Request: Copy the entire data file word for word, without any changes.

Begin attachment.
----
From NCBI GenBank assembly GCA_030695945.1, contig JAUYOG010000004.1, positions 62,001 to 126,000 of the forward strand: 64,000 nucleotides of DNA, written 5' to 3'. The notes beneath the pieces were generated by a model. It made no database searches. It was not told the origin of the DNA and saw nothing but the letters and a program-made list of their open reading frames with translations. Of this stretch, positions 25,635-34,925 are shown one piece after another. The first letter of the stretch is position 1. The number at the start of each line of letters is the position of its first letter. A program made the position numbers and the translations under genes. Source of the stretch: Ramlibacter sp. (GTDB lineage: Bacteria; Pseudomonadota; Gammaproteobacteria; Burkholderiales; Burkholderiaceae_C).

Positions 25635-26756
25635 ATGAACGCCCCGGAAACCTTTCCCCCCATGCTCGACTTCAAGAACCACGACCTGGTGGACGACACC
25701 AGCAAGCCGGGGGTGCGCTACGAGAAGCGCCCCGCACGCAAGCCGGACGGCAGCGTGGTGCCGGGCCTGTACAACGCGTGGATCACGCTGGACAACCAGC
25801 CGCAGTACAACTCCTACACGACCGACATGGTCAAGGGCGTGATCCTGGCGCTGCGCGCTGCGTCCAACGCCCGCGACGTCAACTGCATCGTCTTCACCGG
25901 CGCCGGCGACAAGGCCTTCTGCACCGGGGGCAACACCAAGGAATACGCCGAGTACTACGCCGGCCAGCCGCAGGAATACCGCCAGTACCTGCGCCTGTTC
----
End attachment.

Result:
From NCBI GenBank assembly GCA_030695945.1, contig JAUYOG010000004.1, positions 62,001 to 126,000 of the forward strand: 64,000 nucleotides of DNA, written 5' to 3'. The notes beneath the pieces were generated by a model. It made no database searches. It was not told the origin of the DNA and saw nothing but the letters and a program-made list of their open reading frames with translations. Of this stretch, positions 25,635-34,925 are shown one piece after another. The first letter of the stretch is position 1. The number at the start of each line of letters is the position of its first letter. A program made the position numbers and the translations under genes. Source of the stretch: Ramlibacter sp. (GTDB lineage: Bacteria; Pseudomonadota; Gammaproteobacteria; Burkholderiales; Burkholderiaceae_C).

Positions 25635-26756
25635 ATGAACGCCCCGGAAACCTTTCCCCCCATGCTCGACTTCAAGAACCACGACCTGGTGGACGACACC
25701 AGCAAGCCGGGGGTGCGCTACGAGAAGCGCCCCGCACGCAAGCCGGACGGCAGCGTGGTGCCGGGCCTGTACAACGCGTGGATCACGCTGGACAACCAGC
25801 CGCAGTACAACTCCTACACGACCGACATGGTCAAGGGCGTGATCCTGGCGCTGCGCGCTGCGTCCAACGCCCGCGACGTCAACTGCATCGTCTTCACCGG
25901 CGCCGGCGACAAGGCCTTCTGCACCGGGGGCAACACCAAGGAATACGCCGAGTACTACGCCGGCCAGCCGCAGGAATACCGCCAGTACCTGCGCCTGTTC